## How much is enough?

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If you notice a pattern, how many times do you have to check that it works before being certain. Six? Twenty? Two thousand?

Two favorite examples of mine that demonstrate that patterns can continue for a long time before going awry:

The first example is the polynomial f(n)=n2+41n+41. If you plug in any whole number for n from 1 to 40, then f(n) is a prime number: f(1)=83, f(2)=127, all the way to f(40)=3281. But f(41)=3403=41·83 is not prime. So something that works 40 times in a row might fail.

The second example are the cyclotomic polynomials. Look at polynomials of the form xn-1 that have been factored:

x-1=(x-1)
x2-1=(x-1)(x+1)
x3-1=(x-1)(x2+x+1)
x4-1=(x-1)(x+1)(x2+1)
x5-1=(x-1)(x4+x3+x2+x+1)
x6-1=(x-1)(x+1)(x2+x+1)(x2-x+1)

The last polynomial in each case is the cyclotomic polynomial of order n. [It has a much more technical definition using imaginary numbers and the product of primitive roots of unity]. And at first glance it looks like the coefficients are 0, 1, or -1. Even at second glance or sixth glance, since it’s true for the first 104 cyclotomic polynomials. But not the 105th.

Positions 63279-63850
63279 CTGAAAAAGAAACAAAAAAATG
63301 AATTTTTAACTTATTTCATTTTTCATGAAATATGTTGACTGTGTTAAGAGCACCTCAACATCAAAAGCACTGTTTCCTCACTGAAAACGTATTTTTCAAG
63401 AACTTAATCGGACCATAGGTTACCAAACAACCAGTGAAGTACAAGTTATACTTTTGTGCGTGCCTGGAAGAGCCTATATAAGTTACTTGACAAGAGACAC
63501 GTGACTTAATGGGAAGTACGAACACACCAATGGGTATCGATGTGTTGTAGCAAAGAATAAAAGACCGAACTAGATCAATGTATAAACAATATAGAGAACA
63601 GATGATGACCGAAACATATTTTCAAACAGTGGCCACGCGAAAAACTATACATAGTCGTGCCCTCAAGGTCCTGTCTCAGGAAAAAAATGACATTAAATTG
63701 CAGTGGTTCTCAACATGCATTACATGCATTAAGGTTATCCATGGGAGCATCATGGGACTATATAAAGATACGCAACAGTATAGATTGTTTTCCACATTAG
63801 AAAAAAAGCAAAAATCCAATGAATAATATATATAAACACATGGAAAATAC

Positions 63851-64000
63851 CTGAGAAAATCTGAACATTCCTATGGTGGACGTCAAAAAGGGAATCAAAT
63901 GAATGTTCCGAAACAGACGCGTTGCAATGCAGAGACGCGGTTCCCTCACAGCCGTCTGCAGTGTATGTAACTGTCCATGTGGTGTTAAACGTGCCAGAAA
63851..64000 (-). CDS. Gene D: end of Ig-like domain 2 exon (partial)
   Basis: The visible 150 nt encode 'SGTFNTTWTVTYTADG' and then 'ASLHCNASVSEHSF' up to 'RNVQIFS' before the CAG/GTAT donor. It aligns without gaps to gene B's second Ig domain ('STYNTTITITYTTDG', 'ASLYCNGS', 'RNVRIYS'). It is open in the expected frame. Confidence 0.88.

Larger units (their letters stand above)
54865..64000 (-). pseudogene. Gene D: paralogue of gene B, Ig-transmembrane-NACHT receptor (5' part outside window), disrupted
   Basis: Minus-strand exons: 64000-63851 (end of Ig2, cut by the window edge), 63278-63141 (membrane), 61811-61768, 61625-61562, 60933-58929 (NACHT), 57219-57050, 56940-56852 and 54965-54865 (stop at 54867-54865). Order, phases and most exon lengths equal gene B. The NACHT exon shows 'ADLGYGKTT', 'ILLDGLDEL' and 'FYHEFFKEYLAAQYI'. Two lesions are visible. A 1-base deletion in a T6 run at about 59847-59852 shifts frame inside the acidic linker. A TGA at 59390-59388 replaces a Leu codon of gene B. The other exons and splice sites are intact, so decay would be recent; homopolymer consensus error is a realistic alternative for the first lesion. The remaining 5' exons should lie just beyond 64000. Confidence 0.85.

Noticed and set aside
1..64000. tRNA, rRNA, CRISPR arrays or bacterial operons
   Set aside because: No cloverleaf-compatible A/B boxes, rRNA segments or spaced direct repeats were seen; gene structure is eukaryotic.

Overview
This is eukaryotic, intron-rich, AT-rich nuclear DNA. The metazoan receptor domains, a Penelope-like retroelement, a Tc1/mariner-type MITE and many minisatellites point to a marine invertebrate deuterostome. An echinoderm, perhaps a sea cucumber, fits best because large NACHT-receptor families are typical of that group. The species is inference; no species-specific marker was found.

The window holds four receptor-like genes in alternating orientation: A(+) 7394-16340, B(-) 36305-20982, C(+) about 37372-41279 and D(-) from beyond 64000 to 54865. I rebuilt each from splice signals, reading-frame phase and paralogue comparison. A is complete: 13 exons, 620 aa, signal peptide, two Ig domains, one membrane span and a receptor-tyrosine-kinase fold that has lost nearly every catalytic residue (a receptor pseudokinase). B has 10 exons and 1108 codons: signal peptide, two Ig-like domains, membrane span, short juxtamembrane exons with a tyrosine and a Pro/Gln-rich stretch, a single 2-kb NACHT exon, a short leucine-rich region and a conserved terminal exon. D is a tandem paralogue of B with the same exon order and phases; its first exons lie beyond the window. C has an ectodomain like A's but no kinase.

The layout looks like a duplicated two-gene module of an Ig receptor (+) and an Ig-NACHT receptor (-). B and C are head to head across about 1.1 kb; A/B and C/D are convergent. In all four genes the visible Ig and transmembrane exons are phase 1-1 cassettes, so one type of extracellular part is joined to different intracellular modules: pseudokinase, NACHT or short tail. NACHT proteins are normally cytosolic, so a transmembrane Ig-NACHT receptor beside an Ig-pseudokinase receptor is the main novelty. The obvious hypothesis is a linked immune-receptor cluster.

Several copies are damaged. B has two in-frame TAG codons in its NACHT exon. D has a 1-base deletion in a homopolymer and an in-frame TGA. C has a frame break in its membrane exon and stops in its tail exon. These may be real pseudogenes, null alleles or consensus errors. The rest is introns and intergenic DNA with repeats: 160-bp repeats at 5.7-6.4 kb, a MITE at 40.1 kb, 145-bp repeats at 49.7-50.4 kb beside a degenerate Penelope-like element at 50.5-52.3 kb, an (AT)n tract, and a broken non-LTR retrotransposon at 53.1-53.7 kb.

x105-1=(x-1)•(x2+x+1)•(x4+x3+x2+x+1)•
(x6+x5+x4+x3+x2+x+1)•(x8-x7+x5-x4+x3-x+1)•
(x12-x11+x9-x8+x6-x4+x3-x+1)•
(x24-x23+x19-x18+x17-x16+x14-x13+x12-x11
+x10-x8+x7-x6+x5-x+1)•
(x48+x47+x46-x43-x422x41-x40-x39+x36+x35
+x34+x33+x32+x31-x28-x26-x24-x22-x20+x17+x16
+x15+x14+x13+x12-x9-x82x7-x6-x5+x2+x+1)

See those two coefficients of 2 in that last polynomial? So the pattern of coefficients being only 0, 1, or -1 fails. Interestingly, the reason for this initial failure occurring so late in the game is that 105 is the smallest number that has three distinct odd prime factors (105=3·5·7). The integer 385 is also a product of three distinct odd primes (385=3·5·11) and the 385th cyclotomic polynomial is the first one to have a 3 as a coefficient (see Wolfram Mathworld).

Patterns. You just can’t trust them.